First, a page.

Tuesday, 21 April 2009

Wood Pigeon Breast with Sherry & Onion Sauce

Bit of a long-winded title, that one. Last weekend, I made arrangements to visit my local farmers' market. In my area I have access to a different farmers' market every weekend, but the Telegraph Hill Market, held every third Saturday of the month, from 10am to 4pm is a mere 5 or 10 minute walk from my flat.

The market is small but perfectly formed. A well stocked fish stall (well, it was at 11am), a veg stall, meat and a game seller. There was also a coffee van and a bread stall where I picked up a lovely olive ciabatta, and the obligatory stall selling marinated olives. What more could you want? Actually, I was a bit upset that the veg stall didn't have any new season asparagus, one of the only reasons why I'd bothered to get my backside out of bed so early, but disappointment was quickly blown away by the wood pigeon breasts I'd spotted. Initially I hopped from back to forth - diced venison? - wood pigeon? - wild rabbit? But £5.25 for 8 breasts proved too much of a bargain for me and I snapped them up.

I've only had wood pigeon once before, at Christmas. As I remembered, it was best cooked to rare, and it's lightly gamey flavour might work well with something fruity.

So here's what I came up with. The onion and sherry sauce was great - slightly tart, a hint of sweetness from the sherry and the onions, but with an underlying savoury tone. It turns into a sticky, unctuous jam down to the slow cooking and accompanied the pigeon well.

Wood Pigeon Breast with Sherry & Onion Sauce

Serves 1

2 wood pigeon breasts
1 onion, silced into half rings finely
A good glug of sherry - maybe about 4 tbsp
1 tbsp pomegranate molasses

In a non-stick pan, fry the onions very slowly (i.e. on a very low heat) until soft and slightly caramelised. This takes roughly 15 - 20 minutes. Add the sherry and simmer for 5 minutes, then add the pomegranate molasses and turn down low. Add a pinch of salt.

Meanwhile, heat up another non stick frying pan until quite hot. Oil the pigeon breasts and add to the pan. Sear for about a minute on each side, season with salt and pepper and then leave to rest under the foil for at least 10 minutes. To serve, slice the pigeon breasts diagonally against the grain and spoon the onion and sherry sauce over it. I served it with new potatoes boiled, then fried in oil and thyme with some purple sprouting broccoli, simply steamed.

12 comments:

Charlie McVeigh said...

Ideal - we shoot loads of pigeons in the winter in Devon (over an appalling, Hieronymous Bosch-type contraption called a Pigeon Magnet). Removing the breast (the only edible part unless you're Spanish) requires only a pair of scissors. I have a freezer full of them so thanks for the recipe. I often serve them with port, onion, thyme and juniper sauce.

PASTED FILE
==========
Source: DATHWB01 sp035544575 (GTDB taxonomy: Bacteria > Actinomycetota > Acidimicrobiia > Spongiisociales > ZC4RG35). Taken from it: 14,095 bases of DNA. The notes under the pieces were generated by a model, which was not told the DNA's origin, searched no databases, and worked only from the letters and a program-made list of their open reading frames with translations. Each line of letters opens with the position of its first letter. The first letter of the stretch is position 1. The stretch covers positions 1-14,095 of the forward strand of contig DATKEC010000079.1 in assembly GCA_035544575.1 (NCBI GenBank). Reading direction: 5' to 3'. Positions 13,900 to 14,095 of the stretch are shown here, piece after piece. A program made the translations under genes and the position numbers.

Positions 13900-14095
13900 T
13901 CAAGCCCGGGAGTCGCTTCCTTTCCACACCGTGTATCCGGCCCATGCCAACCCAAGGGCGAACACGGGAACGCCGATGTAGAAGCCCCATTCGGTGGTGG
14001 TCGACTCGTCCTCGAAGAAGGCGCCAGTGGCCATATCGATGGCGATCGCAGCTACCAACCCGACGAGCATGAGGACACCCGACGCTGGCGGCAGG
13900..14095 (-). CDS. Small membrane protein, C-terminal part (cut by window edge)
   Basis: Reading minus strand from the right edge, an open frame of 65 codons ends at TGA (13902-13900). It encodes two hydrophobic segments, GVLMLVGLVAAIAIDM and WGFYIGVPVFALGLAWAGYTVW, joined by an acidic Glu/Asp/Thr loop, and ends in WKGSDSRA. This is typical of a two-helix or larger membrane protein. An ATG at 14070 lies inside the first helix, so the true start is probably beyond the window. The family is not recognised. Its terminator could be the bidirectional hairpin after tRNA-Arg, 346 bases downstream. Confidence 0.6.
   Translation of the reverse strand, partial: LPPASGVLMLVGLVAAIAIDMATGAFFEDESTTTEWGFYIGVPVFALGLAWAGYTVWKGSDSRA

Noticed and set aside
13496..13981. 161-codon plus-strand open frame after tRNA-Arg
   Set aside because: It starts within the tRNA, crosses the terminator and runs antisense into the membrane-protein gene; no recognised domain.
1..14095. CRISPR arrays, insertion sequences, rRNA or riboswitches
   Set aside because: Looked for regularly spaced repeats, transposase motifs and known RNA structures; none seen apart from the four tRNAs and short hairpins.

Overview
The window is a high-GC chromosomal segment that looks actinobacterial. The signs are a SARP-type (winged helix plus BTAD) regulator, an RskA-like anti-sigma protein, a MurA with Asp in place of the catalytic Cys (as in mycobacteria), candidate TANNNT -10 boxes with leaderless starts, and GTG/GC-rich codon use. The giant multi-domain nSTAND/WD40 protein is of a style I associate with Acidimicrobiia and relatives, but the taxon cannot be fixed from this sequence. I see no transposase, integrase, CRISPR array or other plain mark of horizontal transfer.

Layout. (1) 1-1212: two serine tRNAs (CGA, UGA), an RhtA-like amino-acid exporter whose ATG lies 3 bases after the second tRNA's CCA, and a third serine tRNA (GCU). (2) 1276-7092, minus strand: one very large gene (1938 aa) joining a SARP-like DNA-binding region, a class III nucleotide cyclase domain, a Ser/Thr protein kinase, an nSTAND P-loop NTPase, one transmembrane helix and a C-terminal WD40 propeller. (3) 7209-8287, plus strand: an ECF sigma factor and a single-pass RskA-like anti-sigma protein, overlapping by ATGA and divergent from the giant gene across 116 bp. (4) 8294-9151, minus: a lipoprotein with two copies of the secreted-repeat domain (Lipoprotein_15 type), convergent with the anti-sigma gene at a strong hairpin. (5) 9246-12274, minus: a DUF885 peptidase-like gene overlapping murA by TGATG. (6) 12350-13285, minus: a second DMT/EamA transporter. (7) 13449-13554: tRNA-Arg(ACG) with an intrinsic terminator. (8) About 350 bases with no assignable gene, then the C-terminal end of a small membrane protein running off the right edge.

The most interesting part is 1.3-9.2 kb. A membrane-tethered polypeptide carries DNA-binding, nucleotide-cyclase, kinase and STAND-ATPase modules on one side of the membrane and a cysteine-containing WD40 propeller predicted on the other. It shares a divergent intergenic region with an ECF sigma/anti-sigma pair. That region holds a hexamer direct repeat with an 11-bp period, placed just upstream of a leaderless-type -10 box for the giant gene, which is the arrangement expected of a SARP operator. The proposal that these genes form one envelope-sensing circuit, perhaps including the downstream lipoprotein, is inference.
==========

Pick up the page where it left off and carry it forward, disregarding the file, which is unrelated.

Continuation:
Ollie said...

Looks delicious. The molasses are an inspired addition.

William Leigh said...

Yummmmmmm

Chris said...

Is all pigeon you eat (in restaurants etc.) wood pigeon or is some just normal pigeon?? Cos I really like the stuff but don't fancy eating the flesh of a bird that's been pecking at some dried sick in Trafalgar Square.

Gourmet Chick said...

Lizzie this looks brilliant. I have never cooked pigeon before so am wondering what the difference would be between a wood pigeon and a standard pigeon.

Helen said...

yay! Glad you went with the pom molasses. I love pigeon and pom molasses but I usually end up doing it as a salad. This looks like an interesting sauce. I think I may have some sherry lurking somewhere..

Charlie McVeigh said...

Chris, the pigeons in Trafalgar Square are actually Rock Doves the natural habitat of which is high sea cliffs. AFter being used for generations as messengers they went feral and found that they were even more successful in an urban environment.

The woodpigeon is a much bigger bird (also present in London) but which eats only seeds, grain and berries. It is also much prettier and generally more edible-looking.

Ben said...

Looks lovely. Finally got round to cooking the rabbit I bought from the same stall last night. Could have done with another half hour but was very good. The leftovers will be better still...

Niamh said...

This looks great Lizzie! I've never cooked wood pigeon but it's on my list now. Nice sauce too.

Browners said...

Great recipe. I adore pigeon. The only problem is that I normally want to eat about 12 of them.

Crafty Bitch said...

ok...this is ignorant...but where can i buy this pom molasses that all you cool kids are talking about? I want to try this recipe!

Fat Woman said...

This is a great recipe, thank you. Waitrose sell pomegranate molasses these days. I've nearly finished a bottle on nothing but this recipe!